Promoted by the Galapagos Governing Council and the Ecuadorian Ministry of Education, among others, an inclusive consultation process named ‘Galapagos Agreement for Education’ has recently started to understand what is taking place and how the specific needs of children living in Galapagos can be integrated into the main Ecuadorian curriculum, as well as how to enable the different local projects to collaborate. The collective includes groups and individuals involved in formal and non-formal education from the Galapagos civil society, as well as the public and private sectors. I am pleased to be involved in this work as I think it could achieve great progress in nature-based education, and I am sitting on a couple of the working committees.

In the meantime, we are doing our best to keep local youths involved in our projects via virtual activities while COVID-19 restrictions are in place. We hope to be able to resume our experiential activities in the first trimester of 2021, with field and hands-on work to support and learn about our giant tortoise research, or about the problems caused by the plastic that washes up onshore and how to do a microplastics survey.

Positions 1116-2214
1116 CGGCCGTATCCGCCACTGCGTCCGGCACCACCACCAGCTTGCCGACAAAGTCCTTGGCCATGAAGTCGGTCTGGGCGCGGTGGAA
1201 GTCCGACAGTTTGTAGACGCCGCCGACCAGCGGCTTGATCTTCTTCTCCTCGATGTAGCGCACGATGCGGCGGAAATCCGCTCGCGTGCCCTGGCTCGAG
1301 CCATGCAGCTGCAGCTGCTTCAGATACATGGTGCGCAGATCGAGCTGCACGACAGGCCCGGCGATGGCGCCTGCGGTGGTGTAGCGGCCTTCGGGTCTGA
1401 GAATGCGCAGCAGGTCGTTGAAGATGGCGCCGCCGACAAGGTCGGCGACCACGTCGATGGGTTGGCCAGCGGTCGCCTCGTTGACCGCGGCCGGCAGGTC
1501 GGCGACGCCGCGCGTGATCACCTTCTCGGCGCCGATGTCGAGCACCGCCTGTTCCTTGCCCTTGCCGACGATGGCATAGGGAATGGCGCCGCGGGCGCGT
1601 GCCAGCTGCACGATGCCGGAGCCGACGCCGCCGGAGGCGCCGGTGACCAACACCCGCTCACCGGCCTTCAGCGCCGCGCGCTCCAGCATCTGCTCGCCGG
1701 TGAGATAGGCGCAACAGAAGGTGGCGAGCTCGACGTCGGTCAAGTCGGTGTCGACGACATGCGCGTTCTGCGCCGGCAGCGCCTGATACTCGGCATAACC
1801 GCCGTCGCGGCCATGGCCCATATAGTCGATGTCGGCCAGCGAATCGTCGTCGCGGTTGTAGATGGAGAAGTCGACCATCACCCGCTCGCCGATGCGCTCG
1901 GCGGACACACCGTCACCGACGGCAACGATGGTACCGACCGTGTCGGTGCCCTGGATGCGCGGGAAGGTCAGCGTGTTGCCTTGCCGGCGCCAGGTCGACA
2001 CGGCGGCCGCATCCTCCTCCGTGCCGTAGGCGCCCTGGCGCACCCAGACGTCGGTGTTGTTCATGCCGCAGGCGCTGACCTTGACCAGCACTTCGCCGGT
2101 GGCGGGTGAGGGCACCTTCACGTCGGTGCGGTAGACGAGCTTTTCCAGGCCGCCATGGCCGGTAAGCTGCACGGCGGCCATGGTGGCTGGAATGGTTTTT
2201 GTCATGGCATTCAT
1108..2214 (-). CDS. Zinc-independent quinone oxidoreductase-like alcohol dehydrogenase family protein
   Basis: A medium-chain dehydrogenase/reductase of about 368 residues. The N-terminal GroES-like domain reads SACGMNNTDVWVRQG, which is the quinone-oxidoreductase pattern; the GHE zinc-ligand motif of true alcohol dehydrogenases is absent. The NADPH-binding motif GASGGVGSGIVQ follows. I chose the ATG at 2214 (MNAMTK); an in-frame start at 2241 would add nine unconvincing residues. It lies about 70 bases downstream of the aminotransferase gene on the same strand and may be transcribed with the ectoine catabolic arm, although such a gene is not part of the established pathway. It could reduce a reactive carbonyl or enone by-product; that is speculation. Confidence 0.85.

How do you see your education work changing in the future? Alternatively, how would you like it to change?

Diana Alexandra Pazmiño Jaramillo, Galapagos Science Center and GCT’s Connecting With Nature Programme:

As a woman growing up in Galapagos and pursuing a science career, I am extremely aware of the day to day challenges for local girls. The Gills Club offers an opportunity for local girls to get involved in science while meeting female role models from an early stage. The pilot project has demonstrated the potential of the girls to learn and communicate the message to their families and friends. But, most importantly, the potential to engage and empower them to pursue Science, Technology, Engineering, and Mathematics careers, and to be part of the change we want to see in Galapagos.